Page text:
With this very clear objective in mind, Carmen sends a single application for an open position at ESA, in the launcher department, where she believes that, despite her lack of experience in the space field, she has the required skills and profile. She prepares herself carefully by documenting ESA's launch activities and their challenges, and demonstrates, during a long job interview, that she is able to assimilate the necessary knowledge, form her own opinion and, above all,  defend it. The position was offered to her and Carmen had to make a very difficult decision. "I didn't know of course if I was making a good choice and if I was afraid of closing doors. The Department Head at CERN had confirmed I had the possibility to stay at CERN with an open-ended contract.... But, my interest was already piqued by the launchers!” 


    Without LHC no physics, without Ariane 5 no launching!

    "So I joined ESA in 2005, at an exciting time. After the failure in 2002 of the first flight of an Ariane 5 launcher in its ECA version, it took several years for ESA to demonstrate that the problem had been fully identified and resolved.  For ESA this period was similar to the period following the 2008 LHC accident, with no LHC physics and no Ariane 5 launch steps. But in 2005, the activity resumed in great excitement with the return of Ariane 5 ECA to flight.”
    "I trained on the job and largely thanks to a "work- meeting" technique that allows small teams to be fast and share knowledge and experience effectively on a specific objective.  We think about it together aloud, sometimes for a whole day!”
    Carmen does not hesitate to change positions at ESA, taking into account mainly her technical interests, without giving too much importance to opportunities for hierarchical promotion, often penalized by internal mobility. She does not regret it: "The fact that I have had very diverse, development and operational activities, as well as strategic activities (I am working on the Ariane 6 design project) now allows me to have a very valuable overview within ESA.”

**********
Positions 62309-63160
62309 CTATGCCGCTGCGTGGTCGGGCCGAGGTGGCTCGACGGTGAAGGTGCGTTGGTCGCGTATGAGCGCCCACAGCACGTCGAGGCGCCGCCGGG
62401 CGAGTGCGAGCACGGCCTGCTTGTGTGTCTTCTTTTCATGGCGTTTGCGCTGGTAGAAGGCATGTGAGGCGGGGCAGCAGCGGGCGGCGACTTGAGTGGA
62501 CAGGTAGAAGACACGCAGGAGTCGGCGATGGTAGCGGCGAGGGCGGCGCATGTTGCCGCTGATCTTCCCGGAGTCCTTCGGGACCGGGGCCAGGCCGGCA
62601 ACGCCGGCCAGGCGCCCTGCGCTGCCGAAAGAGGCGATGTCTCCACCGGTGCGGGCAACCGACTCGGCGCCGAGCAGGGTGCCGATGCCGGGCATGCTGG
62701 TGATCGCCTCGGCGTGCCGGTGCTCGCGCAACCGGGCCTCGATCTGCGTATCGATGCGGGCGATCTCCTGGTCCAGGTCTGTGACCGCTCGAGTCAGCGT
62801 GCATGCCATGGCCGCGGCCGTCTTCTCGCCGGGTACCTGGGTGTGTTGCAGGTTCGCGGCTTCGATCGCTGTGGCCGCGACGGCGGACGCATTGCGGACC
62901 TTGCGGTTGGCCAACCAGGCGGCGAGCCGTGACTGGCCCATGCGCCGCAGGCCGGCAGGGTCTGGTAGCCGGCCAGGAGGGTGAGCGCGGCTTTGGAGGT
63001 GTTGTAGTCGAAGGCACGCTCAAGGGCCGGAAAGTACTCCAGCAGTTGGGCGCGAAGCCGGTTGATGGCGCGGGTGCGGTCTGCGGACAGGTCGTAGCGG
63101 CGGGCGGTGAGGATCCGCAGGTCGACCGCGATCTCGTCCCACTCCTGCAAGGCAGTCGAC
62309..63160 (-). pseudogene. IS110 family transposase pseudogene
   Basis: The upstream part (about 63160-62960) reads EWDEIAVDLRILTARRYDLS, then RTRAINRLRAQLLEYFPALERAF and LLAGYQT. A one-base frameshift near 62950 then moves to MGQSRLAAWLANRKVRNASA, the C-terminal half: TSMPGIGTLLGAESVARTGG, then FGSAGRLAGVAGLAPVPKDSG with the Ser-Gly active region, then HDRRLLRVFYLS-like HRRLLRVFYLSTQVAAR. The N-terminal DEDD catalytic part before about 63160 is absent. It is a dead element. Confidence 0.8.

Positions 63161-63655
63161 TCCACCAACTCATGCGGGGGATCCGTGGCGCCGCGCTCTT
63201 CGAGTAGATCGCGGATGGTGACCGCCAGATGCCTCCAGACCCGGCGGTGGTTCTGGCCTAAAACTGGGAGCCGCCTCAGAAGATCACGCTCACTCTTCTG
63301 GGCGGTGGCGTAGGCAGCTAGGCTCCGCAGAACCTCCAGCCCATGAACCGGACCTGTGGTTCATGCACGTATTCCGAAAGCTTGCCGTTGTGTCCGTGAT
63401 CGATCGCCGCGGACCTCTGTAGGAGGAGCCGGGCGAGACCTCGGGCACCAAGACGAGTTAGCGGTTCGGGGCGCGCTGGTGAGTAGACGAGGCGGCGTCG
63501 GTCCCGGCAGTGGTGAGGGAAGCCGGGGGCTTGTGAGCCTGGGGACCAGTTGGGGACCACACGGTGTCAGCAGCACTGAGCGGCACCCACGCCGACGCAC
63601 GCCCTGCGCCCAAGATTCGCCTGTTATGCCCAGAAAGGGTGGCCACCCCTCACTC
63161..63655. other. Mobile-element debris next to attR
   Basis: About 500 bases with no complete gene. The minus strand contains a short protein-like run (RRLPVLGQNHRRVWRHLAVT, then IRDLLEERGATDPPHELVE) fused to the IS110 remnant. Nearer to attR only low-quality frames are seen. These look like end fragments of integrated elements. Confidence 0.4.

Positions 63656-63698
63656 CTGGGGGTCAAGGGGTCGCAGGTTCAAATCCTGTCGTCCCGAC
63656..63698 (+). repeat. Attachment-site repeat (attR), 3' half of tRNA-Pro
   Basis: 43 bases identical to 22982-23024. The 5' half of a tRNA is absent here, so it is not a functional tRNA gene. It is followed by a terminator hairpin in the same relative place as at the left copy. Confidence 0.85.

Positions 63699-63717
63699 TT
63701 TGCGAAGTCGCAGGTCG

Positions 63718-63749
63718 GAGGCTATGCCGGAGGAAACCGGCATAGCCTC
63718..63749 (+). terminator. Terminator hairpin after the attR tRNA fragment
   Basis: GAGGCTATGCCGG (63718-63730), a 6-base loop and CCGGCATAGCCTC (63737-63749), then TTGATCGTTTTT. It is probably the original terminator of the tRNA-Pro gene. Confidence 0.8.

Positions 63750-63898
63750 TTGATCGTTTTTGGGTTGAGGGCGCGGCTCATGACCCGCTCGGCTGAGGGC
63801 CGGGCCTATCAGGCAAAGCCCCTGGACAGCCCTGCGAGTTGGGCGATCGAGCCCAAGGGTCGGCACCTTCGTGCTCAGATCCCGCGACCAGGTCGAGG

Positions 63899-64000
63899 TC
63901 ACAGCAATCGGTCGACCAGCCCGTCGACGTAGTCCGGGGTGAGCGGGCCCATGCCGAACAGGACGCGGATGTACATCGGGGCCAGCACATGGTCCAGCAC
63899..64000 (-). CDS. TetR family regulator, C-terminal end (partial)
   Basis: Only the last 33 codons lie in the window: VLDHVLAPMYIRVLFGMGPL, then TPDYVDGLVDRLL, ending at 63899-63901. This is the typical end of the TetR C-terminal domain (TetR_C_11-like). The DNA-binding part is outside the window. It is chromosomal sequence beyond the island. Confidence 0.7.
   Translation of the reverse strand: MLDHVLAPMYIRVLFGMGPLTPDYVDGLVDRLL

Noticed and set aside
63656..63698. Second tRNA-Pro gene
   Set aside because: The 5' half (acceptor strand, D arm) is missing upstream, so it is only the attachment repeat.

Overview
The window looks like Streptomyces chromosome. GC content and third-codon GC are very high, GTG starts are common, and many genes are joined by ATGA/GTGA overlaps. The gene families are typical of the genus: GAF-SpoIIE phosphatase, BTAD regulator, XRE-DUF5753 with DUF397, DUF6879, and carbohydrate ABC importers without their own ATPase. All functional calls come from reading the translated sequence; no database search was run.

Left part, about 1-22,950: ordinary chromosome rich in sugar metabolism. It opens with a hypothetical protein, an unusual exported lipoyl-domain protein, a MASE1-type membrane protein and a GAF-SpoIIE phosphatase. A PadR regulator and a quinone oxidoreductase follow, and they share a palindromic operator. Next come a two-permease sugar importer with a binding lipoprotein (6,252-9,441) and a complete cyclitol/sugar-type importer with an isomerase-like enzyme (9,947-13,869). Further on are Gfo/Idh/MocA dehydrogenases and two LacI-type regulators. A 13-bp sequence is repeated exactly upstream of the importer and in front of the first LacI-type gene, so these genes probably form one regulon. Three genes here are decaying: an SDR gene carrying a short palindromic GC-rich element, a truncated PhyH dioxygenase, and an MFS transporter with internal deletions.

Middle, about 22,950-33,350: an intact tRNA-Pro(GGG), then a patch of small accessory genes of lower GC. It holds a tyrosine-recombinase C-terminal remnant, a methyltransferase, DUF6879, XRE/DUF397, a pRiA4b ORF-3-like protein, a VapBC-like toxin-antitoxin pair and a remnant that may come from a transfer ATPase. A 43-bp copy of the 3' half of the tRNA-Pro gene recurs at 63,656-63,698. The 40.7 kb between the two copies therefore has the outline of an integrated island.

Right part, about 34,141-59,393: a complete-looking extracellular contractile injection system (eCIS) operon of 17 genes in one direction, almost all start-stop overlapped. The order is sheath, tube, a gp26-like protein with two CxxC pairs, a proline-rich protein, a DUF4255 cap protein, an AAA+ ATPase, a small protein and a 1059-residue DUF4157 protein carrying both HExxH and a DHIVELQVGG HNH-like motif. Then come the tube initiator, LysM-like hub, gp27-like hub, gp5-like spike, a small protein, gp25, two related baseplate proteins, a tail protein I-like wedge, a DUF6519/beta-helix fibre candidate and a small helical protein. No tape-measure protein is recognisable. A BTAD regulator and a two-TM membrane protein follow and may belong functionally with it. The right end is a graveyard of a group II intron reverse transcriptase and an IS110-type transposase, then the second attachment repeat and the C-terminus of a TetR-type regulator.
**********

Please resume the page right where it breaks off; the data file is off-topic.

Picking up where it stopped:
CERN Alumni, a concrete link with CERN  

    "I am very happy with the launch of the CERN Alumni network. It is rather uncommon to have alumni programs that bring together people who have worked - and not just studied - somewhere, the CERN Alumni network is exceptional in this respect. We can stay informed of CERN's activities via social networks, but CERN Alumni, through its dedicated interactive web space and communications, really forges a link and a sense of belonging to a community.  If ESA started its alumni network, there would be many possible synergies! “
     

    Back at CERN for Web@30

    We had the pleasure of meeting Carmen on her return to CERN on March 12 to follow the debates organized CERN's 30th anniversary of the Web celebrations. "It was a fantastic event, I was surprised by the content of the debates because I thought they would be essentially technical and maybe turned towards the past," she says. "But not at all, the panellists explored the societal impacts, the challenges posed from the point of view of humanity and the challenges of the future web. This further demonstrates the open-mindedness of this Organization and the web is symbolic of the imprint of research that goes far beyond ourselves, far beyond the organization itself. Whatever our contribution, be it working towards CERN's scientific endeavour or that of ESA, we all play a role working for something greater than ourselves - Science!".